The results show that shape parameters of body size distributions (skewness and kurtosis) are modified in predictable ways in sedimentary environments. This implies that fossil body size distributions are not a direct reflection of ecological signals, but can be altered by postdepositional processes. We conclude that parameters of body size distributions, such as mean and dispersion, may not be comparable with parameters in standing populations. If changes in these parameters coincide with changes in the depositional environment, the effect of (post)depositional processes needs to be considered.

How to cite: Hohmann, N., Buchwald, S., Korn, D., Klug, C., De Baets, K., and Jarochowska, E.: Postdepositional Controls on Fossil Body Size Distributions, EGU General Assembly 2022, Vienna, Austria, 23–27 May 2022, EGU22-6816,, 2022.

EGU22-6973 | Presentations | SSP1.1

An interdisciplinary approach for reconstructing environmental evolution since the mid Holocene, in Agia (Lemnos Island, Greece) 

Nikolaos Theocharidis, Olga Koukousioura, Katerina Kouli, Myrsini Gkouma, Elina Aidona, Georgios Syrides, and Nikos Efstratiou

Lemnos Island (NE Aegean Sea) was inhabited since the Paleolithic times, as is suggested by archaeological evidence from the hunting campsite of Ouriakos (~12.000 BP). The Agia Bay, in the vicinity of Ouriakos site, is located on the southeastern coast of Lemnos Island. The coastal area today is characterized by aeolian sandy deposits (dunes), while a small river is discharging in the bay. The systematic investigation of a 15.5-m long sediment core from the coastal plain of Agia aims to set light to the paleoenvironmental evolution of the area. The exhaustive study of the faunal and floral remains of the deposits, including benthic foraminifera, ostracoda, molluscs, pollen and NPPs was further supported by sedimentological, micromorphological and elemental analyses, magnetic susceptibility measurements and radiocarbon dating.

Four main evolutionary stages are identified: (1) at the base of the sequence the fluvial activity is dominating the sedimentation in the area, while progressively seawater intrusions are observed as suggested by reworked marine foraminifera and mollusc specimens (2) before ~7000 BP a restricted fresh water wetland is formed, characterized by land snails, Cyperaceae and the presence of aquatic plant seeds (3) after ~7000 and until ~5000 BP a connection of the wetland to communication to the sea is established as indicated by the occurrence of euryhaline foraminifera (Ammonia tepida, Haynesina germanica), ostracoda (Cyprideis torosa, Cyprinotus salinus) and mollusc (Cerastoderma glaucum, Abra sp., Hydrobia sp.) assemblages accompanied by marine dinoflagellate cysts and charophytes (4) after ~5000 BP a nearshore environment is developed due the sea-level rise, characterized by Peneroplis pertusus, rotaliids and miliolids as well as Loxoconcha sp., Cerithium sp. and reworked foraminifera and mollusc specimens. Pollen assemblages record the occurrence of mixed deciduous oak forest with Ulmus and Carpinus/Ostrya in the island interior, while agricultural activities are inferred by pollen indicator species.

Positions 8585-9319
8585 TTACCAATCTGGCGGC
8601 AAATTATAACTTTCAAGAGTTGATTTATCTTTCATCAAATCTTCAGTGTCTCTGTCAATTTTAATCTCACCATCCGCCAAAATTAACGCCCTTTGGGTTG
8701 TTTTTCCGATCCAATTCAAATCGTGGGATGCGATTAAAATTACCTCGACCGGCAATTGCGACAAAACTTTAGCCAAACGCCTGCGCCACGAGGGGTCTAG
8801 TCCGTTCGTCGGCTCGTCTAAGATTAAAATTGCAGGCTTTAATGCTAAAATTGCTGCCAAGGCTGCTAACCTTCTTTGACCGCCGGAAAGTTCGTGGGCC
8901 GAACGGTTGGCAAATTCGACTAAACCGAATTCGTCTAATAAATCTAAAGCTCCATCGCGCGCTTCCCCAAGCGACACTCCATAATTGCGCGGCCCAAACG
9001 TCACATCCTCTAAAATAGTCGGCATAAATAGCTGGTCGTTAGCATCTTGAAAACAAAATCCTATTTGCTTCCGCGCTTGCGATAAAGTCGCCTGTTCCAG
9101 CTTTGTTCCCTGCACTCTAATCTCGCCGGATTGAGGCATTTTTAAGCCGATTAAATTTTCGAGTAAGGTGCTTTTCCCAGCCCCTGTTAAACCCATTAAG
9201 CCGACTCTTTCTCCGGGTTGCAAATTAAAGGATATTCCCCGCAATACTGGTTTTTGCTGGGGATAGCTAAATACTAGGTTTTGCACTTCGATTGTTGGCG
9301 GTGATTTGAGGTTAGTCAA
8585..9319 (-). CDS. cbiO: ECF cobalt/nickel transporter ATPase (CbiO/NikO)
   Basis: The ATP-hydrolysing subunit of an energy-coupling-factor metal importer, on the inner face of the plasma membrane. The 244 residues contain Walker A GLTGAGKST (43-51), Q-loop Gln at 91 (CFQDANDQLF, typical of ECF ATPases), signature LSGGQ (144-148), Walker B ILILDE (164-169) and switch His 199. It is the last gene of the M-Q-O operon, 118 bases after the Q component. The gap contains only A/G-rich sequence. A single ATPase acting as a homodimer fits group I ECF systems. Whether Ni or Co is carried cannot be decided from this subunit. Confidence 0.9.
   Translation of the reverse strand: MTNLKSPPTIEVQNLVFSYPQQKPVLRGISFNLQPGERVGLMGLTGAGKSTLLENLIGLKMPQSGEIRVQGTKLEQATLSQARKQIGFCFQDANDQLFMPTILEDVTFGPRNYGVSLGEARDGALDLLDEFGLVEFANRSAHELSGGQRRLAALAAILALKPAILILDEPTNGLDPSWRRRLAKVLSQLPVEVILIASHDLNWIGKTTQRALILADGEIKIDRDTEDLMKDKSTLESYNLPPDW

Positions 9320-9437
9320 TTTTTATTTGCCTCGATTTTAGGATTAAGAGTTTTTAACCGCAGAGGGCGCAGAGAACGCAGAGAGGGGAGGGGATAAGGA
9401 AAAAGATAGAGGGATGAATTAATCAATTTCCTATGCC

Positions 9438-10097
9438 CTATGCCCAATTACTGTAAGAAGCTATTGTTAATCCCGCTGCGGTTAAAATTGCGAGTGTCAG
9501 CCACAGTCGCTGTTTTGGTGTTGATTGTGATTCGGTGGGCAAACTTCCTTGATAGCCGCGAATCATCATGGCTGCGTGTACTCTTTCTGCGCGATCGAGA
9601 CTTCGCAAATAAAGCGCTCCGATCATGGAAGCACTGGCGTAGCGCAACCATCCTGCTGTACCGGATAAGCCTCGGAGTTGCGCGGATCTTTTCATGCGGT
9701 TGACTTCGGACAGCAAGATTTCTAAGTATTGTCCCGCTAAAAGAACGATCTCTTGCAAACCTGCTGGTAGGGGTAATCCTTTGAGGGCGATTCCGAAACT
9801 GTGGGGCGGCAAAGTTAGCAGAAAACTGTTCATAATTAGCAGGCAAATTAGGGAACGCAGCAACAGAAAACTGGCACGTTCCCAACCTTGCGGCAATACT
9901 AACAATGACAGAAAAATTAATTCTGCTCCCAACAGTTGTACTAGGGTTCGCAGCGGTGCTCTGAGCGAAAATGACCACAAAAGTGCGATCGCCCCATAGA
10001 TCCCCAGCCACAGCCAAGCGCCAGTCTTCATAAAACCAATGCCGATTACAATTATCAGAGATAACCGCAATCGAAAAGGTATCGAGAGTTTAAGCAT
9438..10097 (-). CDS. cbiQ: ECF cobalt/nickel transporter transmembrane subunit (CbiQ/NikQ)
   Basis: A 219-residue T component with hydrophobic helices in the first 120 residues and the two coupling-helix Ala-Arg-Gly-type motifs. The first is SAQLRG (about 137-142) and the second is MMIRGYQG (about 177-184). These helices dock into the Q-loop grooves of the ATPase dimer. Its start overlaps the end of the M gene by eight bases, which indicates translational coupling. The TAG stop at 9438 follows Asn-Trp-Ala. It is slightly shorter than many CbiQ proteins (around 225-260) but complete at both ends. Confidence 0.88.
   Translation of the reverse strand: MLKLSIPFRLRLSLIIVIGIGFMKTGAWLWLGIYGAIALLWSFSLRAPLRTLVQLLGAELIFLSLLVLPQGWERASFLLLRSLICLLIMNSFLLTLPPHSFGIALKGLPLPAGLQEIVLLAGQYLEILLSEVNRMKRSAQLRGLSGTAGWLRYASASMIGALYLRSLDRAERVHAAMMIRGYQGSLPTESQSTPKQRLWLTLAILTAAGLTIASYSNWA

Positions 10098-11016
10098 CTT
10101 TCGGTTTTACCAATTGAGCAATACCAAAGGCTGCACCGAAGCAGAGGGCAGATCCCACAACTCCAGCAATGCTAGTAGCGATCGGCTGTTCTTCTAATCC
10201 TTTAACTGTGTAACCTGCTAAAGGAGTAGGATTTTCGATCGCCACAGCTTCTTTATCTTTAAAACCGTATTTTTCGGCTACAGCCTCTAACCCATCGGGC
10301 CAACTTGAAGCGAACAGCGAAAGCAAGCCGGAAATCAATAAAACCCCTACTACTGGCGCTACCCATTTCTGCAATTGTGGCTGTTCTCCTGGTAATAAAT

How to cite: Theocharidis, N., Koukousioura, O., Kouli, K., Gkouma, M., Aidona, E., Syrides, G., and Efstratiou, N.: An interdisciplinary approach for reconstructing environmental evolution since the mid Holocene, in Agia (Lemnos Island, Greece), EGU General Assembly 2022, Vienna, Austria, 23–27 May 2022, EGU22-6973,, 2022.

EGU22-8602 | Presentations | SSP1.1

Assessing past arthropod diversity - a case study for Eocene ecosystems 

Stephanie F. Loria, Ulrich Kottoff, and Danilo Harms

Zoological collections of extant taxa allow assessment of biodiversity only for the past few centuries, when it was already affected by human activity. To understand present-day diversity declines, documenting biodiversity changes in fossil taxa and the drivers behind these shifts is crucial. We present an ongoing project on arthropod palaeodiversity as a case study. In this project, arthropods – particularly arachnids – in different amber deposits are examined to assess the effect of ecosystem shifts and climate variability on biodiversity from the Eocene until today and to analyze evolutionary trends and biogeographical scenarios. We aim to compare past changes with current diversity trends in order to better predict the future of our arachnid fauna.

How to cite: Loria, S. F., Kottoff, U., and Harms, D.: Assessing past arthropod diversity - a case study for Eocene ecosystems, EGU General Assembly 2022, Vienna, Austria, 23–27 May 2022, EGU22-8602,, 2022.

EGU22-8704 | Presentations | SSP1.1

Dramatic decline and change in coiling direction of planktic foraminifer Morozovella at the Early Eocene Climatic Optimum (EECO; ~53-49 Ma) from the Pacific Ocean 

Giulia Filippi, Valeria Luciani, Roberta D'Onofrio, Thomas Westerhold, Bridget S. Wade, and Gerald R. Dickens